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Entrepreneurs Say Menlo Park Should Nurture Nightlife

Menlo Park based entrepreneurs tell Planning Commissioners to take culture into consideration when deciding upon how land will be used downtown.

About four years ago, Vikrant Mathur co founded his startup in Menlo Park. His business was small, and he wanted to keep his seven employees in town, so he wouldn’t have to commute anymore. 

But a problem arose when they attempted to find somewhere nearby to socialize after work.

“The place we’re at right now is the most boring place to work," Mathur said.  “None of our employees would think of living here."

All of his employees are 25-30 year old singles who reside in San Francisco or Palo Alto, instead of Menlo Park.

Mathur and other entrepreneurs who attended the Menlo Park Planning Commission meeting Monday night told commissioners that the city has a unique opportunity to change the culture of the city, with the rules that they’re creating for land use within city limits. 

Menlo Park staffers have been developing a draft of a document called , which will outline how land can be used in Menlo Park for the next 30 years.

“It is a clear and action-oriented plan with a detailed framework for public space improvements,” said Thomas Rogers, associate planner for the city of Menlo Park, who is in charge of the project.  

“The intent is to establish a clear long-term plan for the El Camino Real corridor and Downtown,” Rogers said, explaining that it is draft document, not a plan for any specific private development or a final decision on any project.

Monday’s meeting was the fifth one in designed to help the commissioners decide upon recommendations that they would make to City Council. The meetings were an opportunity for the commissioners to ask technical or clarifying questions, Rogers said.

“The reason we did these meetings is because we wanted to politically vet this project," said Vince Bressler, who is Chair of the Planning Commission. 

“The biggest risk politically is that if they start building some pretty big buildings around the , and people don’t understand that’s what was voted on, well, I wouldn't want to be a person who was on the Planning Commission during the process that approved them,” he explained.

Bressler was quite concerned that people may not recognize that the plan includes the ability for developers to build five story buildings on El Camino Real. If and when the plan does get approved, an amalgamation of new retail shops and apartment complexes could prove to be disruptive to Menlo Park’s existing culture.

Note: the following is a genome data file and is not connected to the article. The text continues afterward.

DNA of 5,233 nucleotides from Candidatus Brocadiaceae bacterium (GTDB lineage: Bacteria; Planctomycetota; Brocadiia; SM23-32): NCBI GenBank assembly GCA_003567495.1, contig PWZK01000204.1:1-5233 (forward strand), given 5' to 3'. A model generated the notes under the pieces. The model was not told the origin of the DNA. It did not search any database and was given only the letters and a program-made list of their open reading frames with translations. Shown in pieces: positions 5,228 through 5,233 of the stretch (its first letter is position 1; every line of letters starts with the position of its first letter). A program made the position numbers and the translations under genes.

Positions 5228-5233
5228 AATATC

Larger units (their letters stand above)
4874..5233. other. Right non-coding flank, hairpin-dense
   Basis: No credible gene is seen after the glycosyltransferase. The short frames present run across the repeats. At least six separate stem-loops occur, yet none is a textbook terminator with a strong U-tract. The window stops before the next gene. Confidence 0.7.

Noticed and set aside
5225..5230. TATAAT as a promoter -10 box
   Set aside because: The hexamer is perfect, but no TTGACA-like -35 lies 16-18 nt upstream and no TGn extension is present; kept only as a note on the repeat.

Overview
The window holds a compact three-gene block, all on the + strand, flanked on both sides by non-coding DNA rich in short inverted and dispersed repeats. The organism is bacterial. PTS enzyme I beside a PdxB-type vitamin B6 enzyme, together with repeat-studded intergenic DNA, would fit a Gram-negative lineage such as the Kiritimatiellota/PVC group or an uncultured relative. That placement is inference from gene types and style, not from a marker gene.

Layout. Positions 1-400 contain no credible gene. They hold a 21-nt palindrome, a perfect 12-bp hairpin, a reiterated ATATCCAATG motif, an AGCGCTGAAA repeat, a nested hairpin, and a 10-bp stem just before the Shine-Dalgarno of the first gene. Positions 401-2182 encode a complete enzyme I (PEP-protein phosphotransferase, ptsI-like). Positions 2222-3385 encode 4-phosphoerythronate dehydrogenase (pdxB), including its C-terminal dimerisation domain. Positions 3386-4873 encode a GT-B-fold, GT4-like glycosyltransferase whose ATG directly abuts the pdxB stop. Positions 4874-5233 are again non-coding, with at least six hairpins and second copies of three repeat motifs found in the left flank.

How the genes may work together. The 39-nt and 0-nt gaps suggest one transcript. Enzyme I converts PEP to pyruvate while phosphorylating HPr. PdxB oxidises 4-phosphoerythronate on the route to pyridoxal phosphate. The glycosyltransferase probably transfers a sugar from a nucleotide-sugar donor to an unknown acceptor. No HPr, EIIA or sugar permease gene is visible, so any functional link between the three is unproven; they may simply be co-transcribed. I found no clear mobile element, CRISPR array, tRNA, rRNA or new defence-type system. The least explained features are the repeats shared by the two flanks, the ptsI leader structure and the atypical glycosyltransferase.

The City Council has the ultimate authority on approval of the land use regulations outlined in the El Camino Real/ Draft Specific Plan. Each of the commissions in town has had the opportunity to review the document and share what they think should be included in the plan.

The Planning Commission voted unanimously to recommend that the building height restrictions for the area around the Caltrain station be extended south down the El Camino Corridor. Buildings can be 70 feet high, according to the draft of the plan.

"I don't see any buildings around there that are more than three stories high," said Bressler, "Five stories is a lot for this area."

All the recommendations along with feedback from members of the public will be forwarded to City Council next week, Rogers said. Some City Councilmembers such as Kirsten Keith, Peter Ohtaki and Kelly Fergusson opted to attend this meeting possibly to prepare more fully for the August 30th meeting, which is when Council is scheduled to review the plan.

Some of the public feedback received thus far has been positive.

Peter Mason is a Town Council Member in Woodside and a former resident of Menlo Park. He lauded the efforts of the city staff Monday, saying that the city should approve the plan.

“This specific plan is a great visionary effort," Mason said.

“It will create a vibrant commercial district that we’re all attracted to.” Mason noted that he often travels into Menlo Park to go shopping.  

Other town leaders such as Charlie Bourne, , did not support the plan. He spoke as a resident and not on behalf of the commission.

“The Plan would in a negative way change the look and feel of the town we have today,” he said. Bourne said that the approval of has already committed Menlo Park residents to a future of adverse impacts on streets and intersections.

“The associated , parking, and circulation issues are simply too severe to counterbalance any positive benefits that the Plan might provide,” he said.

Other impacts of the plan, specifically the Fiscal Impacts, have not yet been fully analyzed by any of the Commissions. City Staff released the Fiscal Impact Report Associated with the ECR/DT Specific Plan August 16. 

Planning Commissioners voted unanimously Monday to have the city’s Finance and Audit Committee review the FIA for the project and share their insights about it with the City Council. They weren’t the only ones concerned with the financial ramifications of the plan.

Some entrepreneurs such as Sramana Mitra, co founder of 1m1m, said that because of the current cultural environment in the city, many are opting to leave Menlo Park and move to San Francisco.  Mitra said the social in town is not attractive to younger employees, agreeing with Marthur.

She said when goes public, which it is expected to do next year, the people who have invested in the may be looking for homes and places to spend their money. But she said that it's not likely that they will search in Menlo Park, because the town lacks nightlife.

“All these investors that are going to get minted in the IPO are going to move to San Francisco,” Mitra said.

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